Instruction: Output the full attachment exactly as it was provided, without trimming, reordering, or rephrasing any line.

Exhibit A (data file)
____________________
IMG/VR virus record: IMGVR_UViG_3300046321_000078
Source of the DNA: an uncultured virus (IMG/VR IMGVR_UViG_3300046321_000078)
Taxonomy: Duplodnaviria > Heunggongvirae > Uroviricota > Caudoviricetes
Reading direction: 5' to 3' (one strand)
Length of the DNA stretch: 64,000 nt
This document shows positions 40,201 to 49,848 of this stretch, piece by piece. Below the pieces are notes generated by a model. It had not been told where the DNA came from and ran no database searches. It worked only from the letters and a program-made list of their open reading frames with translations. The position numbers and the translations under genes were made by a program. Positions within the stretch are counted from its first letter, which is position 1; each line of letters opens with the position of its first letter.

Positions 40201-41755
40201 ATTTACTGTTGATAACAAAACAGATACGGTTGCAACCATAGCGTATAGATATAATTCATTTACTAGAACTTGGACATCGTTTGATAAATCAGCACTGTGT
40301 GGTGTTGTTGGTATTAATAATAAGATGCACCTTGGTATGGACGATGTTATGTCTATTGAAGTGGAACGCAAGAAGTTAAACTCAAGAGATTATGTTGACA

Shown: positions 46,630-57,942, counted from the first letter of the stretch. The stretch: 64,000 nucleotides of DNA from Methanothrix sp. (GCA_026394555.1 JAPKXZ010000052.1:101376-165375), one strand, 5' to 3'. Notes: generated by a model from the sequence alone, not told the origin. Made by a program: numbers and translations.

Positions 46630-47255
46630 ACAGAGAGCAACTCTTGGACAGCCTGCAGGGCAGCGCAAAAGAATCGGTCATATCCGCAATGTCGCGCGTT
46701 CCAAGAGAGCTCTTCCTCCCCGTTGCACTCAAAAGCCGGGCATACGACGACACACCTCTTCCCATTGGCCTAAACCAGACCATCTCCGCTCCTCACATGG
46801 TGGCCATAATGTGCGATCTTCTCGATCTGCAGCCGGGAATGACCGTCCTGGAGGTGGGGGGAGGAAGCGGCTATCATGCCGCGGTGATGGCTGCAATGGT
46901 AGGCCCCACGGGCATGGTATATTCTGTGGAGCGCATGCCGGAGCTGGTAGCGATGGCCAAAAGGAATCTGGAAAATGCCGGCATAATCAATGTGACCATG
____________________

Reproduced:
IMG/VR virus record: IMGVR_UViG_3300046321_000078
Source of the DNA: an uncultured virus (IMG/VR IMGVR_UViG_3300046321_000078)
Taxonomy: Duplodnaviria > Heunggongvirae > Uroviricota > Caudoviricetes
Reading direction: 5' to 3' (one strand)
Length of the DNA stretch: 64,000 nt
This document shows positions 40,201 to 49,848 of this stretch, piece by piece. Below the pieces are notes generated by a model. It had not been told where the DNA came from and ran no database searches. It worked only from the letters and a program-made list of their open reading frames with translations. The position numbers and the translations under genes were made by a program. Positions within the stretch are counted from its first letter, which is position 1; each line of letters opens with the position of its first letter.

Positions 40201-41755
40201 ATTTACTGTTGATAACAAAACAGATACGGTTGCAACCATAGCGTATAGATATAATTCATTTACTAGAACTTGGACATCGTTTGATAAATCAGCACTGTGT
40301 GGTGTTGTTGGTATTAATAATAAGATGCACCTTGGTATGGACGATGTTATGTCTATTGAAGTGGAACGCAAGAAGTTAAACTCAAGAGATTATGTTGACA

Shown: positions 46,630-57,942, counted from the first letter of the stretch. The stretch: 64,000 nucleotides of DNA from Methanothrix sp. (GCA_026394555.1 JAPKXZ010000052.1:101376-165375), one strand, 5' to 3'. Notes: generated by a model from the sequence alone, not told the origin. Made by a program: numbers and translations.

Positions 46630-47255
46630 ACAGAGAGCAACTCTTGGACAGCCTGCAGGGCAGCGCAAAAGAATCGGTCATATCCGCAATGTCGCGCGTT
46701 CCAAGAGAGCTCTTCCTCCCCGTTGCACTCAAAAGCCGGGCATACGACGACACACCTCTTCCCATTGGCCTAAACCAGACCATCTCCGCTCCTCACATGG
46801 TGGCCATAATGTGCGATCTTCTCGATCTGCAGCCGGGAATGACCGTCCTGGAGGTGGGGGGAGGAAGCGGCTATCATGCCGCGGTGATGGCTGCAATGGT
46901 AGGCCCCACGGGCATGGTATATTCTGTGGAGCGCATGCCGGAGCTGGTAGCGATGGCCAAAAGGAATCTGGAAAATGCCGGCATAATCAATGTGACCATG